March 9, 2010
The Johns Hopkins University Applied Physics Laboratory, Laurel, Md.
(240) 228-6792 or (443) 778-6792
Secretary of the Navy to Headline Climate, Energy Conference
Secretary of the Navy Ray Mabus will be the keynote speaker at the Climate and Energy Imperatives for Future Naval Forces Symposium on March 23 and 24 at The Johns Hopkins University Applied Physics Laboratory’s (APL) Kossiakoff Center in Laurel, Md. APL and CNA are sponsoring the conference to explore ways in which changes in climate and energy availability are likely to impact the composition and employment of future U.S. naval forces.
According to Conference Organizer Dean Simmons, of APL’s National Security Analysis Department, there is increasing evidence that climate change is occurring more rapidly than scientists have expected. Average atmospheric and sea surface temperatures are rising; the polar ice caps are melting as are glaciers in the Arctic, Andes, and Himalayas; permafrost is thawing; sea levels are rising. At the same time, there is evidence that we’ve reached a peak in petroleum production, the growing cost of which will provide economic incentive to shift to alternative fuels.
“Regardless of the cause of these changes, their effects on the planet will be significant – coastal flooding, climate induced population migrations, increased frequency and severity of natural disasters, and conflicts over water or arable land,” says Simmons. “Our naval forces will invariably be asked to play important roles in mitigating these effects.”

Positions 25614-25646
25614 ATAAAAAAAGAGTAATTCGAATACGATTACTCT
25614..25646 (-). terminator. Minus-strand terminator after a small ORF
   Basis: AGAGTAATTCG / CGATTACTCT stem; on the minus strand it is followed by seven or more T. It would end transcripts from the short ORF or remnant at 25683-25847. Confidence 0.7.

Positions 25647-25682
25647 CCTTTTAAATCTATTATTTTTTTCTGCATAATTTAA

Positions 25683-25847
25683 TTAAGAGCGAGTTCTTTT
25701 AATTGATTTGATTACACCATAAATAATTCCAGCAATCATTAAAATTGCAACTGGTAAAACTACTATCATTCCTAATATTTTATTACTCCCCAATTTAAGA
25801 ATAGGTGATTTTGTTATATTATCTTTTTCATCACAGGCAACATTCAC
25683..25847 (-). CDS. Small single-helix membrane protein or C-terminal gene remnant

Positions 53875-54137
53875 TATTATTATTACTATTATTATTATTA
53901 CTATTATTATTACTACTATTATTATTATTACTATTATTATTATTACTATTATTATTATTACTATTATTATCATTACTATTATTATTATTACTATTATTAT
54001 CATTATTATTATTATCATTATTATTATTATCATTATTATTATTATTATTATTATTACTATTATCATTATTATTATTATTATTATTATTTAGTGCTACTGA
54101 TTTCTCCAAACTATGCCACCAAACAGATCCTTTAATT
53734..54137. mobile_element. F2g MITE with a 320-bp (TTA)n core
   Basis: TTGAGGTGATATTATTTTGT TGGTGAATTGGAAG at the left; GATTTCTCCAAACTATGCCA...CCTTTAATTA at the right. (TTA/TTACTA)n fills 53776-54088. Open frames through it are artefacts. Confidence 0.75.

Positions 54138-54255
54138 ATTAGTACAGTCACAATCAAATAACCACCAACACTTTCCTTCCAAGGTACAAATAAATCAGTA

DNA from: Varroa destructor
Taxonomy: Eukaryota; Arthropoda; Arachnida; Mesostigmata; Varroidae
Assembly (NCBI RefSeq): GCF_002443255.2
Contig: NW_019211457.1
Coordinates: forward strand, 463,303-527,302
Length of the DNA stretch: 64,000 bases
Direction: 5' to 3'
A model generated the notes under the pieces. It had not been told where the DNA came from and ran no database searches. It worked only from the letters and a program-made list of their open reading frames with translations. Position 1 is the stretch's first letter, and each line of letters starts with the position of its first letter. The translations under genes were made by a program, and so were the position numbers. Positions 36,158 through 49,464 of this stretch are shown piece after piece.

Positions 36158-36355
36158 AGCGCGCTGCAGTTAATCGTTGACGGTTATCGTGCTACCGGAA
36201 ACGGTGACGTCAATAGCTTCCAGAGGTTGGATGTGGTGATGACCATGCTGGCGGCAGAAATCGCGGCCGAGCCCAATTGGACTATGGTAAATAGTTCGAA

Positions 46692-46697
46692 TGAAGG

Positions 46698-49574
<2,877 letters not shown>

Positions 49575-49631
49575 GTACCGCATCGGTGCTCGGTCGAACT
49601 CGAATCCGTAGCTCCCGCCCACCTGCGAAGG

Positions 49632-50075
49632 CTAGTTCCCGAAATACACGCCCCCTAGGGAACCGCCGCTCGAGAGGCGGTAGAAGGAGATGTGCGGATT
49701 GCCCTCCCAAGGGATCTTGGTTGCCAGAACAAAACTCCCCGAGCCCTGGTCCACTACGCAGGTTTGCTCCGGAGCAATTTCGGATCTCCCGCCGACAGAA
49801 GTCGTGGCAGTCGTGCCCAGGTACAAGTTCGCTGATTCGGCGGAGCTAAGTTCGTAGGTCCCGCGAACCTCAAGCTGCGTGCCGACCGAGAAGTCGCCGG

The meeting will address the nature of impending changes in climate and energy and explore how the Navy, Marine Corps and Coast Guard might best adapt to those changes. Among those scheduled to speak are Adm. (Ret.) Henry “Harry” Ulrich, III, former commander of U.S. Naval Forces Europe; Adm. (Ret.) Timothy Keating, former commander of both the U.S. Pacific Command and the U.S. Northern Command; Rear Adm. David Titley, Oceanographer and Navigator of the Navy and head of the Navy’s Task Force Climate Change; and Rear Adm. Philip Cullom, director of Fleet Readiness and head of the Navy’s Task Force Energy. In addition, there will be senior representatives from the National Intelligence Council, the U.S. Coast Guard, the U.S. Marine Corps, and from our allies in Norway and Australia.
“In the recent Quadrennial Defense Review, the Department of Defense acknowledged the strategic importance of climate and energy to our national security – a position clearly articulated by many members of the national security community and by the National Intelligence Council,” says Ronald Filadelfo, who directs CNA’s Energy and Environment Team. “This conference will explore climate and energy imperatives for U.S. naval forces, largely through the perspective of the combatant commanders.
“At the end of the day, we want symposium participants to understand how climate and energy supplies may change in future years and what this will mean for future naval operations,” Simmons says. “We also want them to see how our naval forces may need to adapt to accommodate these changes – by taking on a different mix of missions, some of which may be new, or by changing the way that those forces are organized or equipped.”
Press are invited to register for this opportunity by going online to http://www.jhuapl.edu/ClimateAndEnergy/. There is no fee for reporters. Indicate “press” under the “community you represent” category. PRE-REGISTRATION IS REQUIRED.
The Applied Physics Laboratory, a division of The Johns Hopkins University, meets critical national challenges through the innovative application of science and technology. For more information, visit www.jhuapl.edu